By Chris Apostle

Will businesses return to offices, post pandemic? That’s a question on everyone’s mind. The flipside to this question in the eCommerce space is will consumers return to brick and mortar stores? No question they will, but how will eCommerce brands and platforms and their agencies, which have grown rapidly during the global crisis, navigate this return to instore retail shopping?

By now consumers have been conditioned to the value of buying online. As long as the security associated with data and consumer behaviour remains aligned with privacy covenants, eCommerce growth may slow but it won’t stop. We’re going to continually see an increasing number of people buying online and most brick and mortar retailers are preparing for this. They’re providing choice where consumers want choice. The “buy online & pickup in store” dynamic will certainly kick into higher gear. The hybrid, digital and in-store shopping experience is already working for brands such as Lululemon, Gap, Walmart, Target and Peloton. In order to keep and maintain a competitive edge, many more retailers will need to adopt this model. Their longevity as retailers will become more and more reliant on this.

A recent key development at play for maintaining and expanding eCommerce success as we face an in-store shopping revival is the rise of frictionless purchases. For years, online retailers have been working on the best way to transfer the in-person experience to online storefronts. It has become less about competing and more about the circumstances that are right for the shopping instance. Factors such as product type, how fast the product is needed, price-point are important, but being able to move from inspiration in an engagement-oriented environment through to purchase without ever leaving that experience is critical to the growth of online shopping.

The new-ish focus on Facebook and Instagram shops, and the idea of native checkout inside of platforms like Pinterest and Tik-Tok, is the immediate future of eCommerce. For example, on your Facebook feed you see an ad for a pair of shoes from Under Armour. You click on the ad, it pops-up a storefront over your feed and allows you to browse styles, colors and availability. You then place the item you’d like into a shopping cart and go through to purchase without ever leaving Facebook. When the purchase is complete, the store pop-up disappears and you are right back where you left your feed.

This is what will continue eCommerce growth — marrying content consumption, such as Pinterest ideas and inspiration, and the engagement and entertainment that you see on Facebook and Instagram, with a direct path, without leaving that environment, to purchase. The challenge for eCommerce brands and their agencies will be to accelerate the optimization of this digital shopping experience, to continue evolving the frictionless purchase process, especially for Gen Z, which prefers the frictionless experience above all else. Young consumers will keep the momentum of eCommerce on track as long as brands and agencies keep up with them, if not stay ahead.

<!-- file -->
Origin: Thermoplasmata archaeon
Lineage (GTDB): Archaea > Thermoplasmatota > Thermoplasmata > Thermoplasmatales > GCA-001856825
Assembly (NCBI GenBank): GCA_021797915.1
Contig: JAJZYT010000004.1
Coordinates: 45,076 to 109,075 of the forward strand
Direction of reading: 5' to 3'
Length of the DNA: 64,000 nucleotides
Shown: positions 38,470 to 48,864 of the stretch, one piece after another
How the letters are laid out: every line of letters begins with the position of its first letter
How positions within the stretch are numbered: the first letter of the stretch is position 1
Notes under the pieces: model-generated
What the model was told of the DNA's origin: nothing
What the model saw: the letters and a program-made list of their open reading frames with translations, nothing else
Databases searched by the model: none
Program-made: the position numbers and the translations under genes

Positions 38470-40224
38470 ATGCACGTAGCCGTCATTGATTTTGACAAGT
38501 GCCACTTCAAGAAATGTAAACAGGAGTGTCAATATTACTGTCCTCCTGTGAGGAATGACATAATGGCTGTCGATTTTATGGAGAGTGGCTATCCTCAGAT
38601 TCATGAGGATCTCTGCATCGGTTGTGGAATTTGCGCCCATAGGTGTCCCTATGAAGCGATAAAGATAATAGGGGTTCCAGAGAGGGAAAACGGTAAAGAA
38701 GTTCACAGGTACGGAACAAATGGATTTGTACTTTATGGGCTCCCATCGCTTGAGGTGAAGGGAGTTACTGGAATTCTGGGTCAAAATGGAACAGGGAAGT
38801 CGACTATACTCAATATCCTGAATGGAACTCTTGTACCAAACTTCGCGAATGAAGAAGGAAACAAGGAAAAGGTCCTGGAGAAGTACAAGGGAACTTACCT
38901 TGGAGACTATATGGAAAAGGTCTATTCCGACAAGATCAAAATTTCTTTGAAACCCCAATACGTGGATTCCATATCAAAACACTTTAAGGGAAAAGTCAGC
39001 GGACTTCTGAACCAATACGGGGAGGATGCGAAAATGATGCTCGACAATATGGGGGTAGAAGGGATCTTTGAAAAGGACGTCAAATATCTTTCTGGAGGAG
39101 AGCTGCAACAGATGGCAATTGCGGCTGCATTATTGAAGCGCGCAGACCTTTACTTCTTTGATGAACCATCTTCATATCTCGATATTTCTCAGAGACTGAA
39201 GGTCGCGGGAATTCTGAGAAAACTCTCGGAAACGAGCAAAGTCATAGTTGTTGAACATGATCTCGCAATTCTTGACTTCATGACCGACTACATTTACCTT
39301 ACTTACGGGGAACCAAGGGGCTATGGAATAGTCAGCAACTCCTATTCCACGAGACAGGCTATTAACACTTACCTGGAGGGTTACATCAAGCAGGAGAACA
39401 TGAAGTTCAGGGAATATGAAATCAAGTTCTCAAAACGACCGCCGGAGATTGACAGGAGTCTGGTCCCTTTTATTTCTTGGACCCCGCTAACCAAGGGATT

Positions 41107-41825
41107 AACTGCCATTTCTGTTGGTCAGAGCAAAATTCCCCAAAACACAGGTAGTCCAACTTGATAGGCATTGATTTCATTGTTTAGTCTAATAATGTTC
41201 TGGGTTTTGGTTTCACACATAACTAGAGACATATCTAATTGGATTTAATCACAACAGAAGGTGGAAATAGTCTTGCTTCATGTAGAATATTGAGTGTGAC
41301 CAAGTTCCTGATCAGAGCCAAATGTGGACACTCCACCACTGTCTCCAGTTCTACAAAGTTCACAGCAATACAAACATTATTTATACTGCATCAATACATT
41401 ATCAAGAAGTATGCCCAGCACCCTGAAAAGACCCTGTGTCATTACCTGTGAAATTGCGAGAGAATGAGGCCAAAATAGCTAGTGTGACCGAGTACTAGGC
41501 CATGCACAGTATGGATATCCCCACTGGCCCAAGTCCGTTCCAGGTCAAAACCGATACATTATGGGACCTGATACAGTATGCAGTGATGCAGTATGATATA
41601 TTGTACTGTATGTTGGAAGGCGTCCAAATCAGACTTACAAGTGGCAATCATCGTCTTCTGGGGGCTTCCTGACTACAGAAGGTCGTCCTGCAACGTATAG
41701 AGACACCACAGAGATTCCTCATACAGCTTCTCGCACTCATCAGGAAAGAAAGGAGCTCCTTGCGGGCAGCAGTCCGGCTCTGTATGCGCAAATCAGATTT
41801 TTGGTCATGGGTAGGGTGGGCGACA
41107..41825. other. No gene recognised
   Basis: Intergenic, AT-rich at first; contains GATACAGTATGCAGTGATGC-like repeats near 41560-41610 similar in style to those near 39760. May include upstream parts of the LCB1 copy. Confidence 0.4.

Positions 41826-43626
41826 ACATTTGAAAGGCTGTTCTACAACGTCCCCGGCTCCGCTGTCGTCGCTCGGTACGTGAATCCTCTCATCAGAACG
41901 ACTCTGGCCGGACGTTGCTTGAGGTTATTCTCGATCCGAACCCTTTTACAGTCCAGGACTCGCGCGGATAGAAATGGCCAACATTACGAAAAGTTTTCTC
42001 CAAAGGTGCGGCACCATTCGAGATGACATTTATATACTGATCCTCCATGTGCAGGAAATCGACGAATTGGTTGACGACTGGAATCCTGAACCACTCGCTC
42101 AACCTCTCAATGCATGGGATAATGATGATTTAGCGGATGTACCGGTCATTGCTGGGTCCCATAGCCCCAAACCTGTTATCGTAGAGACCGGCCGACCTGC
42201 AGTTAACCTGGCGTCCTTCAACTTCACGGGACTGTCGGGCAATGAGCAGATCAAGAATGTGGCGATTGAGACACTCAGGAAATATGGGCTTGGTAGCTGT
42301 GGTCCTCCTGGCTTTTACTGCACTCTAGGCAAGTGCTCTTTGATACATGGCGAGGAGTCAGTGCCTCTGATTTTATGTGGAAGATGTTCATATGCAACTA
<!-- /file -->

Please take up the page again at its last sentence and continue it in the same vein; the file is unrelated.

Here are five strategies that eCommerce brands, platforms and agencies should adopt in order to adapt and prosper post pandemic:
1. Be sure you know your customers’ (new) journey. Enhance your brand’s understanding of how consumer journeys have evolved and advance the hybrid “buy online & pick up instore” model;
2. Personalize. Using a combination of your customer knowledge and insights into new behaviours, customize the key touch points along their buying journeys to ensure the most relevant and action-oriented tactics guide them to purchase wherever it suits their desires and needs;
3. Extend the brand experience. Partner with brick and mortar retailers on programs that extend the in-store experience into their digital channels and touch points to maintain the brand essence at every step;
4. Keep engaging. Work closely with agency partners to maintain your brand’s distinctive voice, messaging, its look & feel, loyalty programs, as well as identify engaging content platforms and partnerships for ongoing engagement through the frictionless online shopping experience; and
5. Further your learning agenda. A solid and sound testing framework is imperative to keep your hand on the pulse of consumer sentiment, buying behaviour and brand affinity. Keep it active and pay close attention to it. Shifts will continue to happen and course-correction will be needed to ensure performance stays strong.

Will the return to instore end the eCommerce boom? Not by a long-shot. The vast majority of consumers who previously avoided shopping online due to security reasons or lack of comfort in the online shopping environment have been conditioned to trust and prefer the experience. That said, we will likely see a short-term slow down in the growth in eCommerce sales until consumers realize how much more efficient and effective they can be while shopping in the comfort of their own homes or when and where it works for them. Personalization is the foundation here. If you are able to provide consumers with an experience that is unique to them without having to go into a store and speak to a sales associate, the eCommerce landscape will continue to flourish.

Chris Apostle is EVP of E-Retail & Marketplace, Labelium Americas.

Previous post

Acting On Purpose

Next post

The Moment of Payment is a Marketing Imperative